For a study, researchers sought to determine the prevalence of self-reported health issues among former collegiate football players compared to a general population sample of men and standardized mortality ratios (SMRs) among former college football players. The health survey was completed by 216 living players (median age, 67 years; IQR, 63-70 years) and compared to 638 HRS participants (median age, 66 years; IQR, 63-70 years). Former players had a higher incidence of cognitive impairment (10 [5%] vs 8 [1%]; P=.02), sinus inflammation (22 [10%] vs 22 [4%]; P=.001), cardiovascular disease (70 [33%] vs 128 [20%]; P=.001), high cholesterol (111 [52%] vs 182 [29%]; P=.001), and liquor use (185 [86%] vs 489 [77%]; P=.02) and a lower prevalence of diabetes (24 [11%] vs 146 [23%]; P=.001). All-cause mortality (SMR, 0.54; 95% CI, 0.42-0.67) was significantly lower in the ND cohort than in the general population, as were mortality from heart (SMR, 0.64; 95% CI, 0.39-0.99), circulatory (SMR, 0.23; 95% CI, 0.03-0.83), respiratory (SMR, 0.13; 95% CI, 0.00-0.70), and digestive system (SMR, 0.13; 95% CI, 0.00-0.74) disorders; lung cancer (SMR, 0.26; 95% CI, 0.05-0.77); and violence (SMR, 0.10; 95% CI, 0.00-0.58) were comparatively lower in the ND cohort than in the general population. The ND cohort had a considerably greater mortality rate from the brain and other nervous system malignancies (SMR, 3.82; 95% CI, 1.04-9.77). Although point estimates for all neurodegenerative causes (SMR, 1.42; 95% CI, 0.29-4.18), amyotrophic lateral sclerosis (SMR, 2.93; 95% CI, 0.36-10.59), and Parkinson’s disease (SMR, 2.07; 95% CI, 0.05-11.55) were higher, the difference was not statistically significant. Both good and negative health consequences were reported in this cohort analysis of former collegiate football players. With over 800,000 former collegiate players living in the United States, more study looks to be needed to give stakeholders direction on maximizing characteristics that improve health outcomes while minimizing ones that might also increase the risk of morbidity and mortality later in life.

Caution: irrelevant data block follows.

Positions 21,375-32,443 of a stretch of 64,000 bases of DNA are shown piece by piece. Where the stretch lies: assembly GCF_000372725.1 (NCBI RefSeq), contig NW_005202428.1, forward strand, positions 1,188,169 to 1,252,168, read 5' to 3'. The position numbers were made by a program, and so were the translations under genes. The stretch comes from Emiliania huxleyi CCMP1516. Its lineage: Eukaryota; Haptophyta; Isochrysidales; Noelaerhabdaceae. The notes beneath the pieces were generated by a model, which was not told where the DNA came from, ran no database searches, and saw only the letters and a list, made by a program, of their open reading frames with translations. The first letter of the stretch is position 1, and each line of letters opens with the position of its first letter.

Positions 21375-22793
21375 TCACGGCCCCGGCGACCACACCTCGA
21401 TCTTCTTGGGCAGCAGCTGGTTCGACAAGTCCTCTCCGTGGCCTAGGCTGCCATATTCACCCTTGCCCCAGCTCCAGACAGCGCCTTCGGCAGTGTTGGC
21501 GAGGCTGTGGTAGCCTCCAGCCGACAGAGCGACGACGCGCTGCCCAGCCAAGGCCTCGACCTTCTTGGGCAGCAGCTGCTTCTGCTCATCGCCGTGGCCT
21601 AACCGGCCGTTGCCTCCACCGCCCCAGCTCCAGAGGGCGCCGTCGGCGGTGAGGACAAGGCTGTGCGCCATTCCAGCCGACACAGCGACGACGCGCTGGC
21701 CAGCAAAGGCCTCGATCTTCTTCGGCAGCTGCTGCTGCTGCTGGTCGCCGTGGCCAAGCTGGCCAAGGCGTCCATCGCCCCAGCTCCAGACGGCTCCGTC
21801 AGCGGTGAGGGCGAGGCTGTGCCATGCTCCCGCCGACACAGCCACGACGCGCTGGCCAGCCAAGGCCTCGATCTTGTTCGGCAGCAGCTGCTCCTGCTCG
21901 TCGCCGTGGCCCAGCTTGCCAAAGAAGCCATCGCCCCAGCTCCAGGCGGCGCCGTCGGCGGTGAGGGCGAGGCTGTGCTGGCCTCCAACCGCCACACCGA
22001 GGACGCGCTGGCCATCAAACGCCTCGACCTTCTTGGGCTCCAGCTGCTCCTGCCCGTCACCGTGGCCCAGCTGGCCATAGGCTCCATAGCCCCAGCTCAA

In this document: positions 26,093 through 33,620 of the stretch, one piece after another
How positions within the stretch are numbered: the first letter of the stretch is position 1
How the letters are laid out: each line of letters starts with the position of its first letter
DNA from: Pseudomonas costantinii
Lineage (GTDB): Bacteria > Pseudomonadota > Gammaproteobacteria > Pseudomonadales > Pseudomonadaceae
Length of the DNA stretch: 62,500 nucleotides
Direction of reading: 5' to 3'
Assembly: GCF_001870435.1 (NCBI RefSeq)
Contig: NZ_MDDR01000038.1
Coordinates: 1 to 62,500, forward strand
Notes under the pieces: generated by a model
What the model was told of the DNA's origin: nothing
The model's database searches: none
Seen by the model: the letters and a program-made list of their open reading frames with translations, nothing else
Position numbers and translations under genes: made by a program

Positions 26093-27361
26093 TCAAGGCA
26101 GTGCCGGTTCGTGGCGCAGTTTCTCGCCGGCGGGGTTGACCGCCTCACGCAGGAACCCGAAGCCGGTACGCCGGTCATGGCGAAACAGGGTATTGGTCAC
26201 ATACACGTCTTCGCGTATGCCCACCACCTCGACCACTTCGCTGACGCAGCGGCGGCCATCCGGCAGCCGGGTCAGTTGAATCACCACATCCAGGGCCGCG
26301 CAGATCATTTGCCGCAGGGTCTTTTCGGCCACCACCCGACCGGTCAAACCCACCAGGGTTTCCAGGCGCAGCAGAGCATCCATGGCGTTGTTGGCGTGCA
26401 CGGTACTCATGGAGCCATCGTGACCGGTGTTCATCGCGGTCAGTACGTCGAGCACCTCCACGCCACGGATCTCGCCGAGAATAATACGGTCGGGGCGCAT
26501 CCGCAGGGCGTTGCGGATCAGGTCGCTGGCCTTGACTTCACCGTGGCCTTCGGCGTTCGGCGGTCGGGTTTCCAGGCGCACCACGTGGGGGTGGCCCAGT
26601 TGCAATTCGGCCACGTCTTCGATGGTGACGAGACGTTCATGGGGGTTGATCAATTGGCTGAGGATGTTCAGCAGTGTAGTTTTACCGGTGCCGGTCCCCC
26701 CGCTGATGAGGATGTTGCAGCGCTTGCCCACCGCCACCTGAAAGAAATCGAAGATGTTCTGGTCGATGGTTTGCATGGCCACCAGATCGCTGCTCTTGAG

- Business of Medicine
- Doctor’s Voice